People are powerful: Every. Single. One of us.

Cath Curd, Orkney office management & administration officer @CES


At Community Energy Scotland we value our team’s and communities’ opinions. Blogs are a chance for us, our members and guests to share personal opinions and expertise, and do not necessarily reflect the views of Community Energy Scotland as an organisation. Please note opinions may change and Community Energy Scotland does not offer any endorsements.

Old and Cold – what can be done?

Daughter No 1 accused me of nerding out on this so it’s obviously a topic for a blog.

We live in an old stone house in the north of Scotland dating from around 1900. It’s a lovely house and the quality of build and materials is very good.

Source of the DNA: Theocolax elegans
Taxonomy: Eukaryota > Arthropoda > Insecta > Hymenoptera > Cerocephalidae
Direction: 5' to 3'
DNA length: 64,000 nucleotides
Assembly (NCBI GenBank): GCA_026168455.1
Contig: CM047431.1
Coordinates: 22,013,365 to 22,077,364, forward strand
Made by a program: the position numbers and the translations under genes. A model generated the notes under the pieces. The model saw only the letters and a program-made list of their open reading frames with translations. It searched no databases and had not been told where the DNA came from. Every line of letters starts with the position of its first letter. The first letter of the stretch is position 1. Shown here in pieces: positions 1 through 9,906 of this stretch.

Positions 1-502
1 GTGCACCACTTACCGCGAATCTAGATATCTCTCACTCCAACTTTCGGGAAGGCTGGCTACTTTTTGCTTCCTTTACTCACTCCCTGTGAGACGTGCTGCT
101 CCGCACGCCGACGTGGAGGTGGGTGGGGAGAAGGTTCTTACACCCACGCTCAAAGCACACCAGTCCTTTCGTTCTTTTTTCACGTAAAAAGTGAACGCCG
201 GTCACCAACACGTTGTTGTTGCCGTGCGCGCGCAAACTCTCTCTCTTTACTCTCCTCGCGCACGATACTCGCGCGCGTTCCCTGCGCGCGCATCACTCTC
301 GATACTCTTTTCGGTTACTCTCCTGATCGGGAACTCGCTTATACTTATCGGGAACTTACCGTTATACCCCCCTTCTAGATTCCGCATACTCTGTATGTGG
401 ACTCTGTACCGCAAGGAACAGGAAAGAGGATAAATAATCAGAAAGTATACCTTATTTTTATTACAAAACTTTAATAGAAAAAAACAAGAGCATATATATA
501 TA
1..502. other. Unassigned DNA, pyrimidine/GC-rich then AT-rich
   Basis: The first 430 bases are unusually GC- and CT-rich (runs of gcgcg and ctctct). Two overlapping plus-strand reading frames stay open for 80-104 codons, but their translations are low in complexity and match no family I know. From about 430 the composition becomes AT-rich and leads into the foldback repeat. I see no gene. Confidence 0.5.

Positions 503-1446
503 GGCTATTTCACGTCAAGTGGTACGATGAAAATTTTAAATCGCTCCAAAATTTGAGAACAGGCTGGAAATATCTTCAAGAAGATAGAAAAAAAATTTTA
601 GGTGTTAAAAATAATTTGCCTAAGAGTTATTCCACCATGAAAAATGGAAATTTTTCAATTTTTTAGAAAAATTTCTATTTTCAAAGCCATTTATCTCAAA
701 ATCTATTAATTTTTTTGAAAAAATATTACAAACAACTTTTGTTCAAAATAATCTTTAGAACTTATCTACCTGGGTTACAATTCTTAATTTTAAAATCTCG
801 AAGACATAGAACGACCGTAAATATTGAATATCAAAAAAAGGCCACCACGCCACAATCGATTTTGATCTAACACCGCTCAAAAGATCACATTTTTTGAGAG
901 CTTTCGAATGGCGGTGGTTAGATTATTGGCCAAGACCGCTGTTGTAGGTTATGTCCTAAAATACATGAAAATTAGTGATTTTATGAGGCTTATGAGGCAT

But so is the level of ventilation and it seems clear to us that, unlike today, people then didn’t spend a lot of time sitting around indoors expecting to be kept warm. But what we do to improve the heat retention capability of old houses like ours is, err… a hot topic just now, one which brings together the need to reduce carbon emissions, use less energy, control bills, stay warm and healthy and look after the fabric of our old homes.

So – what to do?

Our house has a fairly standard stone construction of that era. Going from the outside in, we have a thick sandstone wall, a ventilation gap (usually at least 5cm wide) then lath and plaster forming the inside wall. Ground floors are suspended on joists with under floor vents. The whole living space is, in effect, surrounded by a ventilation envelop, going from the underfloor, behind the walls up to the loft. This means that there are not really any damp areas as the whole fabric is very ‘breathable’ meaning water vapour can easily travel through the walls and stone so there is little condensation.